This monumental painting currently greets visitors when they enter the museum’s Impressionist galleries, but it’s about to leave Chicago for a short time for an upcoming exhibition devoted to the artist. In advance of its departure in mid-June, we invite you to revisit this masterpiece and test out some of your new knowledge on your friends/family/fellow visitors!
Image Credit: Gustave Caillebotte. Paris Street; Rainy Day, 1877. Charles H. and Mary F. S. Worcester Collection.
In the Buddhist Japanese and Christian European traditions, historical religious figures could be just as effective miracle workers after their deaths as when they were alive. Posthumous miracles due to a saint’s intercession were in fact required for Catholic canonization. The touch of a relic torn from their martyred bodies could cure illnesses, but sometimes even the sight of a modest printed image of a holy person could do the same.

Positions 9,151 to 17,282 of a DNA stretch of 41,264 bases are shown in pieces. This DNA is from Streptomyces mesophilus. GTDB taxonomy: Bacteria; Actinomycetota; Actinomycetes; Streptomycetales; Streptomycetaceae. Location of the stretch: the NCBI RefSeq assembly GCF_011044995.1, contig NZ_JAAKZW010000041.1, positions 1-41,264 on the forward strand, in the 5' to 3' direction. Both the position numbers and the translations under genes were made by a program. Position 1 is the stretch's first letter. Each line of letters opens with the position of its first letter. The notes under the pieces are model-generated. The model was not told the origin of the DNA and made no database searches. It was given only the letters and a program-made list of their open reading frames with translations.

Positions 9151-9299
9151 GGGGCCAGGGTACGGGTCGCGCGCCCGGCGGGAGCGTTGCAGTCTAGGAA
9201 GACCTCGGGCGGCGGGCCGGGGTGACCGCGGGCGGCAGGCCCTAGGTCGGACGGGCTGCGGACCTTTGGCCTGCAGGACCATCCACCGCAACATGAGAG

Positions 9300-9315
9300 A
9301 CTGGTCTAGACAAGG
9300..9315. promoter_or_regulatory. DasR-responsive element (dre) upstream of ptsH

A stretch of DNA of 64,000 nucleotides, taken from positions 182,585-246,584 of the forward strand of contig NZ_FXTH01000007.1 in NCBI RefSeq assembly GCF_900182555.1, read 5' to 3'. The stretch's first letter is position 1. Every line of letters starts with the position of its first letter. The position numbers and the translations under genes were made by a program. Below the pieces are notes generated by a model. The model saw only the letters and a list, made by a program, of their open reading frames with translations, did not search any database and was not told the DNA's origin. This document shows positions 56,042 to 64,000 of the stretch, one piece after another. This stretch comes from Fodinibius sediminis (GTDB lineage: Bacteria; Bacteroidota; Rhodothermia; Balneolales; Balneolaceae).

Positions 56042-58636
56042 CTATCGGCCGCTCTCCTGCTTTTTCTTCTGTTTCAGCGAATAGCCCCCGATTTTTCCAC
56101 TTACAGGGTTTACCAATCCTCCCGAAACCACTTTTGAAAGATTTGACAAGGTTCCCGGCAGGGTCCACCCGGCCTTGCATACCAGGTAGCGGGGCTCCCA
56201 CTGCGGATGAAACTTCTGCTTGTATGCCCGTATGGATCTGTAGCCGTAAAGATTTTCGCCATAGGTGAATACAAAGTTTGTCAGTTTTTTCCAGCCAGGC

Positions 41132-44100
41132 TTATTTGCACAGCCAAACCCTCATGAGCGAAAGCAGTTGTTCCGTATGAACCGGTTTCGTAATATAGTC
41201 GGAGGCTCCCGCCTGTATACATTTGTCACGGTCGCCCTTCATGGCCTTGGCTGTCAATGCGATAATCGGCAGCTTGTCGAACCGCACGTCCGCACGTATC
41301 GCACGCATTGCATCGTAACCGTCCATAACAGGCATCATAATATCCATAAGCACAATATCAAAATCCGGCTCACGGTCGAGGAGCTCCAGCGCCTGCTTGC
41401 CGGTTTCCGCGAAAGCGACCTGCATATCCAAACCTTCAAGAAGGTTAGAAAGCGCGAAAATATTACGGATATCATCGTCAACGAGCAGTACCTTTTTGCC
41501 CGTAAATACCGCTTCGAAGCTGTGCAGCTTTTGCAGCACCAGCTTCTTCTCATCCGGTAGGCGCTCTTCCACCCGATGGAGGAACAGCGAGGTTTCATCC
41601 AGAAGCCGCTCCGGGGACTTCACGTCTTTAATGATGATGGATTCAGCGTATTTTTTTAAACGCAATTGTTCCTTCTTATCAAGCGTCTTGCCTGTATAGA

Two prints illustrating this idea appear side-by-side for the first time in the interdepartmental Asian Art and Prints and Drawings exhibition Spreading Devotion: Japanese and European Religious Prints (on view in Gallery 107 until June 21), showing how the fascination with holy figures extended far beyond their lifetimes, and well beyond anyone remembering their true likenesses. Though sometimes said to have intrinsic healing powers, these powerful images did not always celebrate healing, instead glorifying righteous, bloody conquests. Warrior saints and kings could be equally renowned for their tactical prowess, real, or imagined.